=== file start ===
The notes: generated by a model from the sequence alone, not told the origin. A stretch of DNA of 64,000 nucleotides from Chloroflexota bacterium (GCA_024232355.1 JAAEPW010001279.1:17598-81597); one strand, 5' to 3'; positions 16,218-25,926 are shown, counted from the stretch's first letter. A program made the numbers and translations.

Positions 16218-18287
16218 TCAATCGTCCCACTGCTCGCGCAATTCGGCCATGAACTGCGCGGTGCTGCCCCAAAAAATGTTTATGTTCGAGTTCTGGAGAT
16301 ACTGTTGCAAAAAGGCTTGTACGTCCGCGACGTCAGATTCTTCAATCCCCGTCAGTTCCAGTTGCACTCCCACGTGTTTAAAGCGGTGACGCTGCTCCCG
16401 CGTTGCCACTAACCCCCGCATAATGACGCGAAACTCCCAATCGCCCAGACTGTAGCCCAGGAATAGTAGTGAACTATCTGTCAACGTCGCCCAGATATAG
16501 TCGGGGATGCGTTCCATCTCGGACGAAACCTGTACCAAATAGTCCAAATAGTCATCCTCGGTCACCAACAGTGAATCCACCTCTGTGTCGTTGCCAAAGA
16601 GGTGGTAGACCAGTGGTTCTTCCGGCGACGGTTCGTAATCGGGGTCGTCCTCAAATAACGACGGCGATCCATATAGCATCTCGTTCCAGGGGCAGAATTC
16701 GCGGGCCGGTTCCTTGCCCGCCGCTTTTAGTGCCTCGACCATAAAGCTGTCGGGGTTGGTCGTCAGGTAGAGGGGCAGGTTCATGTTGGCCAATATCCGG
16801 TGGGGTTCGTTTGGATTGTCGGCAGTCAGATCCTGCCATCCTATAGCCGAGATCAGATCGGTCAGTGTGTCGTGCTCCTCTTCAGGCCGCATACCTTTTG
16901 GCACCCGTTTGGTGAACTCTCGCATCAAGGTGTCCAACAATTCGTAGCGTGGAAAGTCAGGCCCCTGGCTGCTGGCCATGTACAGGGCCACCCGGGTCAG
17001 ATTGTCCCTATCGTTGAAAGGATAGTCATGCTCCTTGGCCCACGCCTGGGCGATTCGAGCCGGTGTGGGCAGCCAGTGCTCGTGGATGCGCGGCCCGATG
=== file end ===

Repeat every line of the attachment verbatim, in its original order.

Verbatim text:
The notes: generated by a model from the sequence alone, not told the origin. A stretch of DNA of 64,000 nucleotides from Chloroflexota bacterium (GCA_024232355.1 JAAEPW010001279.1:17598-81597); one strand, 5' to 3'; positions 16,218-25,926 are shown, counted from the stretch's first letter. A program made the numbers and translations.

Positions 16218-18287
16218 TCAATCGTCCCACTGCTCGCGCAATTCGGCCATGAACTGCGCGGTGCTGCCCCAAAAAATGTTTATGTTCGAGTTCTGGAGAT
16301 ACTGTTGCAAAAAGGCTTGTACGTCCGCGACGTCAGATTCTTCAATCCCCGTCAGTTCCAGTTGCACTCCCACGTGTTTAAAGCGGTGACGCTGCTCCCG
16401 CGTTGCCACTAACCCCCGCATAATGACGCGAAACTCCCAATCGCCCAGACTGTAGCCCAGGAATAGTAGTGAACTATCTGTCAACGTCGCCCAGATATAG
16501 TCGGGGATGCGTTCCATCTCGGACGAAACCTGTACCAAATAGTCCAAATAGTCATCCTCGGTCACCAACAGTGAATCCACCTCTGTGTCGTTGCCAAAGA
16601 GGTGGTAGACCAGTGGTTCTTCCGGCGACGGTTCGTAATCGGGGTCGTCCTCAAATAACGACGGCGATCCATATAGCATCTCGTTCCAGGGGCAGAATTC
16701 GCGGGCCGGTTCCTTGCCCGCCGCTTTTAGTGCCTCGACCATAAAGCTGTCGGGGTTGGTCGTCAGGTAGAGGGGCAGGTTCATGTTGGCCAATATCCGG
16801 TGGGGTTCGTTTGGATTGTCGGCAGTCAGATCCTGCCATCCTATAGCCGAGATCAGATCGGTCAGTGTGTCGTGCTCCTCTTCAGGCCGCATACCTTTTG
16901 GCACCCGTTTGGTGAACTCTCGCATCAAGGTGTCCAACAATTCGTAGCGTGGAAAGTCAGGCCCCTGGCTGCTGGCCATGTACAGGGCCACCCGGGTCAG
17001 ATTGTCCCTATCGTTGAAAGGATAGTCATGCTCCTTGGCCCACGCCTGGGCGATTCGAGCCGGTGTGGGCAGCCAGTGCTCGTGGATGCGCGGCCCGATG